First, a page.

How Dog Lovers Use Data to Give Pets Better Lives

Dogs are man’s best friend, but unstructured data might just be one of their new best friends. Learn how it’s keeping dogs healthy and off the streets.


We talk about unstructured data a lot. And, why not? We’re creating terabytes of it every day and it can be used for a lot of cool things. 

If you love dogs, you’ll be happy to hear that a lot of brilliant people are using technology and unstructured data together to make life better for our furry friends. From streamlining vet visits to getting good boys and girls off the street, these folks are the dog whisperers we need! 

Photos and DNA to Determine Breeds

Photos are some of the most common types of unstructured data. Your phone is probably filled with pics of your dog, but that used-up RAM is good for more than getting likes on Instagram. 

Some services can determine a dog’s breed based on photos. Artificial intelligence analyzes attributes through the photos, using algorithms to draw out the likelihood of different breeds. For example, if your dog has a long, slender body, long legs, short hair, and a long snout, he or she may have greyhound or whippet in their genetics. If your dog has a hairless pink tail, is only active at night, and eats all of your garbage, that’s a possum, not a dog. Oops. 

You can get even more precise with actual DNA. Ever pried your dog’s jaws open in a panic when they snapped up something off the sidewalk? Then you’re probably qualified to do a swab and get a detailed DNA composition of your canine’s breed and genetic makeup. This can help you determine how much exercise they should get, what food is best, what foods to avoid, health complications to know, and tips for training. 

Remember, it doesn’t matter if your dog is a purebred or a mutt; they’re 100% perfect. 

Photos and Videos Enable Telehealth for Pets (and Make Vet Visits Easier)

We’ve all been there; our dog hurts himself or isn’t feeling well, so we drive him all the way to the vet only to hear that the Rx is for him to take it easy for a few days. This is good news; the $500 vet bill is not.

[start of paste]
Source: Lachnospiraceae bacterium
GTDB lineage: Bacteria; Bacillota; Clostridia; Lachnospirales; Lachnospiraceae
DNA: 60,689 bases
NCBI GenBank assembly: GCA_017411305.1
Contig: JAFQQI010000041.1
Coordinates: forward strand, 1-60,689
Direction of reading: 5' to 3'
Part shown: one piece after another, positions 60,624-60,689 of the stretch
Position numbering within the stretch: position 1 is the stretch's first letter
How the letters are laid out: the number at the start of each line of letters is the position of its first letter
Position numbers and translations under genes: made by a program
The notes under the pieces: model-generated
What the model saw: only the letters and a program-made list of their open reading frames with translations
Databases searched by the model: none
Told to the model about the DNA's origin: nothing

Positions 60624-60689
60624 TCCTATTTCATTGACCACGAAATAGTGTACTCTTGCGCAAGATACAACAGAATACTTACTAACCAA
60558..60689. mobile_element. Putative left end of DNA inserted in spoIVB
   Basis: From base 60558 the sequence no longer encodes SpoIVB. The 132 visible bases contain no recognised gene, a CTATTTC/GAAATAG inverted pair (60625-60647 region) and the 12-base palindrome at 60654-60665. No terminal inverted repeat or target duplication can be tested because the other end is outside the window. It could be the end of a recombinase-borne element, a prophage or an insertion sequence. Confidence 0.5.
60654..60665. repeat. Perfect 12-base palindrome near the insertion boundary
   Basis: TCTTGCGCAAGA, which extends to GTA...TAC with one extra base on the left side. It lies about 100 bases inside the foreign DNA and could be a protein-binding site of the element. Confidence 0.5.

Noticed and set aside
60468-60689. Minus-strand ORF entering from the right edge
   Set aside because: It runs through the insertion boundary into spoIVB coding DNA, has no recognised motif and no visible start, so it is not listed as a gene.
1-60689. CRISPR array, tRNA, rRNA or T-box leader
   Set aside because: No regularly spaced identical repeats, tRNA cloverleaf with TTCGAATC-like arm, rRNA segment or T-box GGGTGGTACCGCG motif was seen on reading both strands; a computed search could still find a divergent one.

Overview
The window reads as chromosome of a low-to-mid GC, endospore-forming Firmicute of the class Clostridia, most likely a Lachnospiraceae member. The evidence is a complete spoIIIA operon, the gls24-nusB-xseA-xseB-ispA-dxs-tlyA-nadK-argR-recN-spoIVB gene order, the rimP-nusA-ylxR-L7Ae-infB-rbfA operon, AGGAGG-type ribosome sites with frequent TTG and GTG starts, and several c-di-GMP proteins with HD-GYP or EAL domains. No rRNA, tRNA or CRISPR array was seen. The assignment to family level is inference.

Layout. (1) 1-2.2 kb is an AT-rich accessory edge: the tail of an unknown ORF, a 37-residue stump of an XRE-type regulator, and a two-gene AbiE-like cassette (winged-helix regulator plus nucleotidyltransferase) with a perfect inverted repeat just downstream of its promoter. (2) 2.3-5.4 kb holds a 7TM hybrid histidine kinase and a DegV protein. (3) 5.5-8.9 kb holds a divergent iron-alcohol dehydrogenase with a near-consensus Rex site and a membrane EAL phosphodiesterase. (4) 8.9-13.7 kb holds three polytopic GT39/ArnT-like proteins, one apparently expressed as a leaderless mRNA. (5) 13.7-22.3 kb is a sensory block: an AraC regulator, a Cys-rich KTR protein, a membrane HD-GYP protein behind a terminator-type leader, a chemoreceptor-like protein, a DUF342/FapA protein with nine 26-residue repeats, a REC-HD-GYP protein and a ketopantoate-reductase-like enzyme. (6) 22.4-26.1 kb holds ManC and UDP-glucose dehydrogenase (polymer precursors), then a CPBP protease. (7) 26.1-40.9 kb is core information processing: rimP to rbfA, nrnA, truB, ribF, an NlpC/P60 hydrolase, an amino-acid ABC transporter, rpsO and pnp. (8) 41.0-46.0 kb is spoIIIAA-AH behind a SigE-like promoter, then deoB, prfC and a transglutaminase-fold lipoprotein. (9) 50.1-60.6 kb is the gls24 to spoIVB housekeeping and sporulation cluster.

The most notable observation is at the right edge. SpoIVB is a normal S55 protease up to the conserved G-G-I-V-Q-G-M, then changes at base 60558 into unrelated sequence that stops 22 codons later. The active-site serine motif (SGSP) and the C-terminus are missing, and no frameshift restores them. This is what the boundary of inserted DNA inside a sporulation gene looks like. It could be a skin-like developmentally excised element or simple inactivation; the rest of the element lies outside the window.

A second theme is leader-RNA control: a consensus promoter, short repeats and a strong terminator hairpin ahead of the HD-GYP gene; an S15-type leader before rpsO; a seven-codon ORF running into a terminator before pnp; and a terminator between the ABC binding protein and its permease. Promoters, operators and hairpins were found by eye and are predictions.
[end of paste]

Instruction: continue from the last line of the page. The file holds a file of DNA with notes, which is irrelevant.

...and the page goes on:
Luckily, many vets now have online portals or platforms that allow you to send photos and videos before (or in lieu of) visits. A photo or a video of a limp or boo-boo paw can help vets determine an emergency and diagnose (or at least narrow down) the problem before you step foot in the office. In some cases, you may not need to bring them in at all, but if you do, the preliminary work is out of the way, helping to make visits quicker and easier. 

Big Data for Better Health

Different types of tech have made a huge impact on dogs. You can now use a camera to watch your dog when you’re not home. You can buy a treadmill so your dog can get a workout when you can’t take them for a walk. You can even set up an automatic feeder so that you don’t have to worry about forgetting to feed your pooch. 

One piece of tech that has spelled big things for dogs is fitness trackers. Much like human fitness trackers, these trackers give you insight into your dog’s health by analyzing sleep patterns, eating habits, and fitness levels. You can use this information to help create a fitness routine for your dog that will keep them happy and healthy. One company, however, is taking this data to the next level. 

FitBark, a supplier of dog fitness trackers, is collecting all of this data on dogs to learn more about their breeds. They’re using this data to learn more about sleep patterns with dogs, as well as behavioral patterns. 

Another company that is doing big things with doggy data is Camp Bow Wow. As of 2018, the company collected data from about 670,000 dogs. They learned a lot from this data from simple things like what names were most common for dogs to eating and fitness habits. The company has used this data to find the best diets for different breeds, as well as help fight dog obesity! 

Data is so useful, even Santa Claus could make use of it! 

Streaming Data Gets Dogs Adopted (and Found!)

Photos and videos are some of the most common forms of unstructured data—like those cute snaps on adoption sites and video streams like those from the Humane Society on sites like Twitch and Tiltify. They show cute pups and kittens that are up for adoption or feature volunteers sharing information about the Humane Society. If you’ve ever watched a viral video online, you’ve probably seen a heartwarming story of a stray pup getting rescued and adopted into a loving home. (One of the biggest distributors of these stray animal rescue stories is The Dodo—bring your tissues!) Social networks are big drivers of adoptions and rescues!

And then there’s the lost dog population. If you’ve adopted a dog in the last decade, they’ve probably been microchipped. These microchips contain data about you, including your name, phone number, and last known address. So if your dog is lost, the microchip can be used to reunite them with you. According to a recent study that examined more than 7,500 strays, dogs with microchips were reunited with their owners more than 50% of the time, while dogs without them were reunited about 20% of the time. 

If you’ve ever lost your pet, you know the stress and anxiety that comes with it. A microchip more than doubles your chances of being reunited with your doggo, so make sure you get one for your four-legged friend. 


One of the codes of the internet is that we do not deserve dogs. These cute, soft, friendly critters love us unconditionally. The least we can do is help build a better world for them. We’re hoping that these changes to doggy care made by unstructured data are only the beginning of amazing changes to come.